According to the Jan Heine blog post I referenced, many high-end cranks don't pass the "racing" level of the test. There's different tiers.
Without testing all "classic" and "boutique" cranksets personally such a statement is really just supposition, since there's no database of passing cranks. Many OEMs request certificates of conformity from us stating that our components conform to the appropriate norm; some of these require only an affirmative statement while others require data sets and other info. Others either request no info or perform their own testing.
While there are different norms for different use cases, it's not up to the manufacturer to select a norm that is not reflective of the intended use of their product. Each norm contains rather specific language dictating the type of bike to which it pertains.
I haven't dealt with anyone that intentionally uses a less stringent norm not reflective of the intended use of their product (manufacturers are more open and cooperative than one might expect at ASTM, EN, ISO, or UCI meetings). To be fair, the people you encounter at these meetings are generally actually manufacturing their parts and perform other tests beyond the minimum in the EN.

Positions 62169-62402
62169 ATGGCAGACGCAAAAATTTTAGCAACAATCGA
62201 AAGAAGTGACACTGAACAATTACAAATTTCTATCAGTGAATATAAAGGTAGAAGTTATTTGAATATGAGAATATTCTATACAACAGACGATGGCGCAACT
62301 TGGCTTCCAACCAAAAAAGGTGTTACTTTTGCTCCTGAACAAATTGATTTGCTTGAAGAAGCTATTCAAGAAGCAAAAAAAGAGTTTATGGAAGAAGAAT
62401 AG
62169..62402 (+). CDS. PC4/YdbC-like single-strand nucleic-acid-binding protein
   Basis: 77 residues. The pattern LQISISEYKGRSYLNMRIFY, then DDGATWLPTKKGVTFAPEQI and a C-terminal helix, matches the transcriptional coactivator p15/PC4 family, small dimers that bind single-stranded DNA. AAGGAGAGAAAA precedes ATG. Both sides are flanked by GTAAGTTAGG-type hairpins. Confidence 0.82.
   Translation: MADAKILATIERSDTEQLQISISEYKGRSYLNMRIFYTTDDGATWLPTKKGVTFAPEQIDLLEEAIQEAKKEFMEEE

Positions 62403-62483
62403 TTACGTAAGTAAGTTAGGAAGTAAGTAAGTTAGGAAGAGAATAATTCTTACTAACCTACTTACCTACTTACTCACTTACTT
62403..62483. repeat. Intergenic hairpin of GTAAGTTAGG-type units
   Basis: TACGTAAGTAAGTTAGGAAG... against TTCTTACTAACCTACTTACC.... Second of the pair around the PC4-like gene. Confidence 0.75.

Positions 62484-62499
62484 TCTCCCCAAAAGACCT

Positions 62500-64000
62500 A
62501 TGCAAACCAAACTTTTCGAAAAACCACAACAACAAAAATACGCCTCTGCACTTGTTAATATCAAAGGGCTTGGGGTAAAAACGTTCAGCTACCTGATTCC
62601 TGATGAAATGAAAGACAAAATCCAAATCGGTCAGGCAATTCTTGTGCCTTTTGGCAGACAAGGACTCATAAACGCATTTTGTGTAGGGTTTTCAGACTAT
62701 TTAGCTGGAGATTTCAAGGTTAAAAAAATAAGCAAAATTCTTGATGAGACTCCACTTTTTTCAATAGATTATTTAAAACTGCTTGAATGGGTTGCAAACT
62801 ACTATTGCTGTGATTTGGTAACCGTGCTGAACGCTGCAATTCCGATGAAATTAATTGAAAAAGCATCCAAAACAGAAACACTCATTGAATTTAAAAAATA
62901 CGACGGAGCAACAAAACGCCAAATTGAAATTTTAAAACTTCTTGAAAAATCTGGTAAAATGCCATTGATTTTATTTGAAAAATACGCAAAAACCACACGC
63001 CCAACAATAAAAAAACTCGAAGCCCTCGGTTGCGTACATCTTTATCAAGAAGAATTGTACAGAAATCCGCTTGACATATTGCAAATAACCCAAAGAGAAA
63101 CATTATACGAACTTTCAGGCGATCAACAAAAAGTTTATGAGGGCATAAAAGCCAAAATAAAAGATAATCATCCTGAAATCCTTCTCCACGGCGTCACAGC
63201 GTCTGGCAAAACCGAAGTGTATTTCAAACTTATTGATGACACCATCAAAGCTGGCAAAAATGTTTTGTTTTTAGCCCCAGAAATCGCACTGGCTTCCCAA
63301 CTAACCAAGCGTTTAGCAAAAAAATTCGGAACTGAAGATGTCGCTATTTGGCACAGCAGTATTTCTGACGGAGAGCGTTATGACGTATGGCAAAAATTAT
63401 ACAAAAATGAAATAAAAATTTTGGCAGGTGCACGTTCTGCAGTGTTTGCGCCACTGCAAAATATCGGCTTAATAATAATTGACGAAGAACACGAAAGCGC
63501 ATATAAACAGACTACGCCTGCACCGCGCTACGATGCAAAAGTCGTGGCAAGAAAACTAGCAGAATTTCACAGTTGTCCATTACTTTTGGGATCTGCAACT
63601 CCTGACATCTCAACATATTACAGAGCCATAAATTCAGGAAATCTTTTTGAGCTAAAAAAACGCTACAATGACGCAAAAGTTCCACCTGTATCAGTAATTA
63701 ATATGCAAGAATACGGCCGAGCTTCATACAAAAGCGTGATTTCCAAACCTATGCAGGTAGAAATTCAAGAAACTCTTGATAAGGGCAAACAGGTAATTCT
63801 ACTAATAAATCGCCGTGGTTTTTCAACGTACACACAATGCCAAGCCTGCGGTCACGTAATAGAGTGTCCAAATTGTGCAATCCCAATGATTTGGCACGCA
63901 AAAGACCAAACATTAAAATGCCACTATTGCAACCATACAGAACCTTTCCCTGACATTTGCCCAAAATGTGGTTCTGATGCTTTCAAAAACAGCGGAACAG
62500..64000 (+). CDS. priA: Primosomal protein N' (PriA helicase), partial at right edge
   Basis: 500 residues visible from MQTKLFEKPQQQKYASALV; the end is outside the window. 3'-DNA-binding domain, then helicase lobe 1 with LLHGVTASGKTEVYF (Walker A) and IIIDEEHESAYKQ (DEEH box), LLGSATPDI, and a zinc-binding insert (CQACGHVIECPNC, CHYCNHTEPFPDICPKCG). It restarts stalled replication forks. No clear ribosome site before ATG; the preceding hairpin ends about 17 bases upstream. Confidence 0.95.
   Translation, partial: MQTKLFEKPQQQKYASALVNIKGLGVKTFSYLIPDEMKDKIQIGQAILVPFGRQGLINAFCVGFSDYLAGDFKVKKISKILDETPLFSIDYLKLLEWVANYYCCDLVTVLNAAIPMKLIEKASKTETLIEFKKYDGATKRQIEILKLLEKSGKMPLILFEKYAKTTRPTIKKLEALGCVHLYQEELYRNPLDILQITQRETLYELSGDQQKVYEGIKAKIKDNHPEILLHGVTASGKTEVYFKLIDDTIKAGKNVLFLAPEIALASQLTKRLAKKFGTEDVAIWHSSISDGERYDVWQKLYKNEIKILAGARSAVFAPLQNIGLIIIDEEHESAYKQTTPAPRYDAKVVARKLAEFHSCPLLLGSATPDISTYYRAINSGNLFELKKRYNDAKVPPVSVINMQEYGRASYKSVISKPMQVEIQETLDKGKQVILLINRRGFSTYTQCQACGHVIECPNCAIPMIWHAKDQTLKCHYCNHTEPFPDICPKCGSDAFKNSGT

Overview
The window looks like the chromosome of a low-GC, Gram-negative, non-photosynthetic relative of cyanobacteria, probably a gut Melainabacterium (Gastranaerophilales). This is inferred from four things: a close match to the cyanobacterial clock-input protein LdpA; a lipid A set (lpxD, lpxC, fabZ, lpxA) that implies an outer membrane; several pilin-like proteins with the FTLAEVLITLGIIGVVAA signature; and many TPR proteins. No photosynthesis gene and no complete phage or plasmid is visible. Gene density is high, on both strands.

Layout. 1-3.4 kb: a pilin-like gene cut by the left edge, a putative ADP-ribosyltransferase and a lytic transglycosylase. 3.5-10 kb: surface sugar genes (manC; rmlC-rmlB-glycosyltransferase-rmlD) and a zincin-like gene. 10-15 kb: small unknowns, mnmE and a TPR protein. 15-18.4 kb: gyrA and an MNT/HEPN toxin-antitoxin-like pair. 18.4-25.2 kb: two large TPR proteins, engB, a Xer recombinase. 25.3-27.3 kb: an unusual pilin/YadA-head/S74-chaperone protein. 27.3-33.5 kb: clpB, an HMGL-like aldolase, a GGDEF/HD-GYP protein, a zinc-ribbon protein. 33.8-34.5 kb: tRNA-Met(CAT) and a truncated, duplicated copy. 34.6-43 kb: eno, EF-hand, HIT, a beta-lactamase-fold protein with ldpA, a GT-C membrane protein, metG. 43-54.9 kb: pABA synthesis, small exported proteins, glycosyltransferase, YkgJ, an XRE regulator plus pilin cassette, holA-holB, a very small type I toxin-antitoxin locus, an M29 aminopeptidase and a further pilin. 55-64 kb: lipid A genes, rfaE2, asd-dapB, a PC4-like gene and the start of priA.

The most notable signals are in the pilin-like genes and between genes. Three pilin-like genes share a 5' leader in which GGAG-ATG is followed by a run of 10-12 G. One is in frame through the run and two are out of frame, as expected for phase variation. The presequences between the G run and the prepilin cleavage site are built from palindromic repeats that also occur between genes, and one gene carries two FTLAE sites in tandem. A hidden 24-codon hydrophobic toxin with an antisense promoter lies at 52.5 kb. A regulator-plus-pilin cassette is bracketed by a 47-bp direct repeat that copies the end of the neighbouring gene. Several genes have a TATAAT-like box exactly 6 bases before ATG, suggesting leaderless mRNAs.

Others I'm sure are not so diligent. There are many wheels that do not actually pass various aspects of the EN norm, just as when we were in the crankset business I had a crank from a rather prominent competitor last 463 cycles on the EN test.
Some countries in the EU are much more stringent than others about adherence to the appropriate norm. In France, for example, they will buy a bike at a shop and then subject all components to the appropriate norm. There are large fines and stop sale orders that accompany a failing result (so I hear, fortunately we have no direct experience with this).
Lastly, we should regard a passing statement for the pertinent EN standard as an assurance of quality of safety. These standards are currently under review as they were initially written when aluminum components were much more prevalent than carbon; as such, many of the failure criteria or tests as a whole are not ideal for current product.